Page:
What William did for England
The Battle of Hastings was a defining event in English history. John Goodall reveals the real consequences of a terrifying period in history
When it comes to military history, england, like all nations, has a partiality for remembering its triumphs. Therefore, it is no surprise that perhaps the most important and decisive english defeat of the past millennium has, to all intents and purposes, been reinvented in the popular imagination as a victory. When William the Conqueror triumphed in the hard-fought Battle of hastings, he might have defeated the english, but we like to think that he also unwittingly laid the foundations for a winning union of cultures. If so, what were the consequences of the battle?
William began his reign in 1066 by trying to act like an english king. he chose Westminster Abbey, a building just completed by his predecessor, edward the Confessor, for his coronation on Christmas Day. It was a decision that established the abbey’s subsequent claim to be the coronation church of the english kings. The occasion, however, was not a happy one. Soldiers posted outside the building mistook the english cries of acclamation for treachery and began burning the surrounding buildings. As the mayhem spread, William—according to one account—sat powerless, trembling on the throne.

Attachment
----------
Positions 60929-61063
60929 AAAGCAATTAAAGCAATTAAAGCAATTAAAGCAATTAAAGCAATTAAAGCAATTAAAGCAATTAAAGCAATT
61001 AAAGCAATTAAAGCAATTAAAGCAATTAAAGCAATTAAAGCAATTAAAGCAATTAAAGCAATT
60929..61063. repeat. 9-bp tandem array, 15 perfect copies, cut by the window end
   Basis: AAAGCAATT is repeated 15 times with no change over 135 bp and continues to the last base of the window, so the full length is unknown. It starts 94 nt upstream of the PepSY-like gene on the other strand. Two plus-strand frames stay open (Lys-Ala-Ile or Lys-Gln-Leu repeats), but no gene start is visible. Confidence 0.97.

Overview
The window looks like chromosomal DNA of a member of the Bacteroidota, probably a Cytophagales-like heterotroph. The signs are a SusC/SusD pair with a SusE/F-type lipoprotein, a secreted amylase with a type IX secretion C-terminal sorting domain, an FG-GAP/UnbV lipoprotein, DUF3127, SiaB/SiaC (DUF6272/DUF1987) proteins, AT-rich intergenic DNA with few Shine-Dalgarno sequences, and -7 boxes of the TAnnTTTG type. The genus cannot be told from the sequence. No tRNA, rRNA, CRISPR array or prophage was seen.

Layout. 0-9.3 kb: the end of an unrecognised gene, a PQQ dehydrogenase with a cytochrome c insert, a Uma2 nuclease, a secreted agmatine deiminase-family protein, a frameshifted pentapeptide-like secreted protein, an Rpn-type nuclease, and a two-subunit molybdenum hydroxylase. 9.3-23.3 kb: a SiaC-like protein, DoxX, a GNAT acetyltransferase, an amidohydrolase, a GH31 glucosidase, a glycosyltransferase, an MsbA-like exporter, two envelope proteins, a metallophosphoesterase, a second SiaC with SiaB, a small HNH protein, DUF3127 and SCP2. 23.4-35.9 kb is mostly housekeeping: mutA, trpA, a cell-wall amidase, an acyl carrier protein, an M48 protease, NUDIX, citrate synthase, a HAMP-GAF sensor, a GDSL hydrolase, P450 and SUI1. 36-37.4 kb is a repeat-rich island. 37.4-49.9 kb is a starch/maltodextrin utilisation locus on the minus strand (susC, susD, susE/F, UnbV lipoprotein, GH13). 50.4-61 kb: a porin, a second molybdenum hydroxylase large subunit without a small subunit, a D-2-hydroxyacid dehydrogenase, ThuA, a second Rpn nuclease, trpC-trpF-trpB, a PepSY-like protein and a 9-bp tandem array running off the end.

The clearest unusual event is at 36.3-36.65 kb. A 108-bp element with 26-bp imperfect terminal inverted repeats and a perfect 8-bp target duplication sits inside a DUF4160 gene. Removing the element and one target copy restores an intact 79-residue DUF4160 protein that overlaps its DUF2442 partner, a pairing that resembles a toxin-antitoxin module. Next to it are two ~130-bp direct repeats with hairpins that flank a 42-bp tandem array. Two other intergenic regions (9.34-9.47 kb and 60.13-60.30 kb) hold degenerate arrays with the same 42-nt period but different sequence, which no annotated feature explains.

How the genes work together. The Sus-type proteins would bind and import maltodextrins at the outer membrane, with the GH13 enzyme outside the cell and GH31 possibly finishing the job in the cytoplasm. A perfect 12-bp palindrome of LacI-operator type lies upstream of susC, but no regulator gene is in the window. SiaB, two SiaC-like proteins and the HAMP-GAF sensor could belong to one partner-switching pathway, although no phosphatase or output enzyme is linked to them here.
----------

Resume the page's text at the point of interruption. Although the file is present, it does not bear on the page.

The events of the coronation set the scene for a decade of explosive violence. Resistance—or rebellion, depending on your perspective—wore out William’s initial patience and, through brutal campaigning, he stamped his authority on england. The most notorious episode was the subjugation of the north of england by fire and the sword over the winter of 1069–70, which shocked even 11th-century commentators. how far down the social scale in different regions these actions had a direct impact remains a matter of debate. What is clear, however, is that the english nobility and the established leaders of the Church were, almost everywhere, dispossessed.
In the process, William effected the single largest redistribution of property in english history, placing the lion’s share of the resources of the realm in the hands of a tiny circle of about 70 figures, both lay and clerical. Some of these men—and they were all men, although some married english brides to bolster their position—might reasonably claim a place among the wealthiest and most powerful figures in our history. They were, however, complete strangers to the kingdom they controlled, talking different languages (his churchmen, in particular, were drawn from across europe, not just normandy), bearing unfamiliar names and dressing in alien fashions.
As the Bayeux Tapestry clearly illustrates, the english wore moustaches, whereas the normans not only had clean-shaven faces, but cropped the hair on the back half of their heads. In an atmosphere of extreme tension between conquerors and conquered,